Ireland to split troubled bank, sell some assets
Ireland plans to split its most troubled financial institution, Anglo Irish Bank, as part of wider efforts to reassure international lenders that the Irish are dealing with their debt crisis.
Finance Minister Brian Lenihan said Wednesday that dividing Anglo, nationalized in early 2009 on the edge of insolvency, into "good" and "bad" banks would represent the least costly outcome to Irish taxpayers.
The government has plowed nearly $29 billion into the specialist lender, and analysts warn that the bill could top $45 billion, a fifth of gross domestic product.
Lenihan said the "good" splinter of Anglo would become a deposit-only bank "completely separated from Anglo's loan assets."
The bad bank would gradually dispose of Anglo's largely dysfunctional book of loans to Ireland's construction and property barons.
- Associated Press
Oracle to pay Hurd $950,000, plus bonus
Oracle plans to pay newly appointed co-President Mark Hurd a base salary of $950,000 annually and said the ousted Hewlett-Packard chief executive is eligible for a target bonus of $5 million this fiscal year.
Oracle released the details of Hurd's pay package in a filing with the Securities and Exchange Commission on Wednesday. It includes stock options totaling 10 million shares. That would come on top of a severance payment from HP that could top $40 million.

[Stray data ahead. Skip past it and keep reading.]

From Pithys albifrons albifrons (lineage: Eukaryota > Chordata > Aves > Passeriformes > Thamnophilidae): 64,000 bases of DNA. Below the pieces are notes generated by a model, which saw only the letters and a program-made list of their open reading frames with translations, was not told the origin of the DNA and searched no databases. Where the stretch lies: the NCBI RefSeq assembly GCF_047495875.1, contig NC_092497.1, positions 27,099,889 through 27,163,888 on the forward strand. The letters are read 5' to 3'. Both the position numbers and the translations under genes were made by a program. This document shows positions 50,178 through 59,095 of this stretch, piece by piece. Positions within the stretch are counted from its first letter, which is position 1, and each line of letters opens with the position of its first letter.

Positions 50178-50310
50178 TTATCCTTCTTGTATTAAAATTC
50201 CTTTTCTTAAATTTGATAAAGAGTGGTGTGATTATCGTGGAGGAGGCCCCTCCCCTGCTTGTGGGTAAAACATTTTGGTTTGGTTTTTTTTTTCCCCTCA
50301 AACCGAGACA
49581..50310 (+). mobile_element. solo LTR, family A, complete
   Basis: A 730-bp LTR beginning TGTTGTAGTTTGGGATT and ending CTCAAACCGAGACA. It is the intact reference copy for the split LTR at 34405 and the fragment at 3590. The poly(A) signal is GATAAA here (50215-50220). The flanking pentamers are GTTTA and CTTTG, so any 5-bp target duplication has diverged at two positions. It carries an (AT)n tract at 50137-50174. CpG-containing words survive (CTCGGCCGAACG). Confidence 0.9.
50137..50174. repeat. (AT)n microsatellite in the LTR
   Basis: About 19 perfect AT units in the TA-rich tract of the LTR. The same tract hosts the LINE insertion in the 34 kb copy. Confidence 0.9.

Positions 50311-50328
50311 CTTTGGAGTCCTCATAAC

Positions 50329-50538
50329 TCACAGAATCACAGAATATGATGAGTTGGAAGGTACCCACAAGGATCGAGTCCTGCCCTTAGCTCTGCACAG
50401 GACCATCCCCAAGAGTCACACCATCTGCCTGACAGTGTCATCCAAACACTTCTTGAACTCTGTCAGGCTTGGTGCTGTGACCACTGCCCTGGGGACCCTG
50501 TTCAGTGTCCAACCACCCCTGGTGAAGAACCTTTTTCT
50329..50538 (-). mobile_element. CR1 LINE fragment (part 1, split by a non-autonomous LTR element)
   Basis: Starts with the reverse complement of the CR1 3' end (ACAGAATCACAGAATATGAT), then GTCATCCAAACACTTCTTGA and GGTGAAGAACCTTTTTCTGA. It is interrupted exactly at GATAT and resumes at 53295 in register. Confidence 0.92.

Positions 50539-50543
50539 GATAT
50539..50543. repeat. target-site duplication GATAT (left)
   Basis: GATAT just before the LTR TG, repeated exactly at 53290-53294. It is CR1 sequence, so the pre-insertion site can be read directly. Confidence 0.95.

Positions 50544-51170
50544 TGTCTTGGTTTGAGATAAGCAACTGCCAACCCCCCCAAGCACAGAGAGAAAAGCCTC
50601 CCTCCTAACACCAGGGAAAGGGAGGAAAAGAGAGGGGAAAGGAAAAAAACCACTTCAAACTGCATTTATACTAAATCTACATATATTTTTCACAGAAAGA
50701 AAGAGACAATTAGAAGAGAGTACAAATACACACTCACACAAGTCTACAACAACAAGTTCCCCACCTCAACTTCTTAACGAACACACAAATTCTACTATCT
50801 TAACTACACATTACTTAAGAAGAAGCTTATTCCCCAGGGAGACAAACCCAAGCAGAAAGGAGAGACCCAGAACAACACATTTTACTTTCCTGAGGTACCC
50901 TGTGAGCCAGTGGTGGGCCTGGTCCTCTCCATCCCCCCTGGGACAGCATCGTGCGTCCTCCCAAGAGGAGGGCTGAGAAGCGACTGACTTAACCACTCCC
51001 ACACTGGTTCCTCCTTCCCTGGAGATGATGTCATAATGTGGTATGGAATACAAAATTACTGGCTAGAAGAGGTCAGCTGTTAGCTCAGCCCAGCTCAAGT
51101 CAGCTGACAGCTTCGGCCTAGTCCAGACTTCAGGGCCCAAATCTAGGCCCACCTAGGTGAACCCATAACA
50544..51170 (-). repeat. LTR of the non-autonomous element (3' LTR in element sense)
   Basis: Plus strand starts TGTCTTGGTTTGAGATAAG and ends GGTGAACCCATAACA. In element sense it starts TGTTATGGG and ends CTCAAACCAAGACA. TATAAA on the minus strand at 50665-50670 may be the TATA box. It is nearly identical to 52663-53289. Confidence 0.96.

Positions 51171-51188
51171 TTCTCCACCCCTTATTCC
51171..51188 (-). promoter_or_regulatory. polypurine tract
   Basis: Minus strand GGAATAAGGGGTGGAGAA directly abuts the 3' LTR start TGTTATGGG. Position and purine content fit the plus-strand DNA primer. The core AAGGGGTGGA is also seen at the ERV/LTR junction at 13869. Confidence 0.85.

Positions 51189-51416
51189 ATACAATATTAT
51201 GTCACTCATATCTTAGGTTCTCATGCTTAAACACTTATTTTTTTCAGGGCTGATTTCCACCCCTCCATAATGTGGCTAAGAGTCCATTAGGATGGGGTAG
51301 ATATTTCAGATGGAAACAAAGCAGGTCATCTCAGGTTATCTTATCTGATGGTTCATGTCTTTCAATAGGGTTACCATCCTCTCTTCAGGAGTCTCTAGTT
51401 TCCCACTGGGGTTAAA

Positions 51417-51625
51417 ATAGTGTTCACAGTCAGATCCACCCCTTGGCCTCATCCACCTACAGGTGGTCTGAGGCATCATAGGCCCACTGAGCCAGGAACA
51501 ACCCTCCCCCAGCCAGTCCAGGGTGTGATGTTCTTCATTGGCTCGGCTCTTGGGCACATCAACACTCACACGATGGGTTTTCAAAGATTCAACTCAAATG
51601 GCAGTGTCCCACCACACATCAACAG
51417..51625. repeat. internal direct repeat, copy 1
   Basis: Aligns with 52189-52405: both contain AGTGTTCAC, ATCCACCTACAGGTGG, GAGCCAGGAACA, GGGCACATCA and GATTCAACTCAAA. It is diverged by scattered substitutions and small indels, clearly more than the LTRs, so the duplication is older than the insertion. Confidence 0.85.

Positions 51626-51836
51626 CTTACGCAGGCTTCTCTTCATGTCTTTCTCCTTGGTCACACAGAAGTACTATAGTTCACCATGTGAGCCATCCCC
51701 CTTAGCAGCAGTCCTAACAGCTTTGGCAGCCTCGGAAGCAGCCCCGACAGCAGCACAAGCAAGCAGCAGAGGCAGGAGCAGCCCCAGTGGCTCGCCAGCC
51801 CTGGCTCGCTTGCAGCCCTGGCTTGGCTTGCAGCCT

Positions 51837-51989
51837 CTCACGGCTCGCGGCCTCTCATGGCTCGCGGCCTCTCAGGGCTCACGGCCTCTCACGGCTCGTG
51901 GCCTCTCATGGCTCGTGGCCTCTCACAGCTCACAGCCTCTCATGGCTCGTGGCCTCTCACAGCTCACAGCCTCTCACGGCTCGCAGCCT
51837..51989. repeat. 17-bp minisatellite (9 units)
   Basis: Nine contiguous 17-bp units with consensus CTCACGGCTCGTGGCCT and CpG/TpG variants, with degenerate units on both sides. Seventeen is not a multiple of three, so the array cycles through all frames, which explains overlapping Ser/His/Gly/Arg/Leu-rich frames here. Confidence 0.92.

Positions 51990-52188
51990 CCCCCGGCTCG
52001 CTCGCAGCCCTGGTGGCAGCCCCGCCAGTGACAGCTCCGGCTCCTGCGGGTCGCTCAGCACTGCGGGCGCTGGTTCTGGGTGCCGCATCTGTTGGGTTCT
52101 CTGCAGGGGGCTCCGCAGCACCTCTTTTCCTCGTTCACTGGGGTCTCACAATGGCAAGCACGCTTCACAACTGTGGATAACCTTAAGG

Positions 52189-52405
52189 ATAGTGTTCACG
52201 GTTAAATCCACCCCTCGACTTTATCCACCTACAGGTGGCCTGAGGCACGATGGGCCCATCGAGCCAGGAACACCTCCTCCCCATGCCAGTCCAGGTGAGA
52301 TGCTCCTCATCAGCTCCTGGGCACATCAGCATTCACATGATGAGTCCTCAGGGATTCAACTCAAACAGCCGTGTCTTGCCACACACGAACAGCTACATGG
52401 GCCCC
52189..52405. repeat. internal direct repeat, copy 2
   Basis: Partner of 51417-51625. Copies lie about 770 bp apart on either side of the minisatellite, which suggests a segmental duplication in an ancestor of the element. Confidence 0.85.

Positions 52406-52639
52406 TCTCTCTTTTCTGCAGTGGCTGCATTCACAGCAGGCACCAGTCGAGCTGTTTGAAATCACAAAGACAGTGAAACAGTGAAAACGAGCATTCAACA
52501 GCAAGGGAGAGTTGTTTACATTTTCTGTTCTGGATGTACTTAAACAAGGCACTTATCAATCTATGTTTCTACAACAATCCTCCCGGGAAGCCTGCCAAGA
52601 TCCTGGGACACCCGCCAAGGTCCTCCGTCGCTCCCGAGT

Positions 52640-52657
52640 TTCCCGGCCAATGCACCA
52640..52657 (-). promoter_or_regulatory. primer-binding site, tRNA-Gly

Hurd resigned as HP's chief executive last month after an internal ethics investigation. Oracle named him as its co-president Monday, and HP sued Hurd a day later to block him from joining the rival company.
- Associated Press
l Moody's reports on writedowns: U.S. banks have taken losses on about two-thirds of the loan charge-offs expected through 2011, Moody's Investors Service said. The banks will incur $744 billion in loan charge-offs between 2008 and 2011, with $476 billion already written off, analyst Craig Emrick wrote in a report dated Tuesday.
l Vodafone loses tax appeal: An Indian court ruled Wednesday that Vodafone Group is liable for an estimated $2.6 billion in taxes for its 2007 acquisition of one of India's largest mobile phone companies. The decision sets a precedent that could effect hundreds of foreign transactions and have a chilling effect on foreign investment, experts say.
l Goldman faces British fine: Britain's Financial Services Authority is expected to fine Goldman Sachs about $30 million after an investigation of the bank's activities in London, the Wall Street Journal and the Financial Times reported Wednesday.
- From news services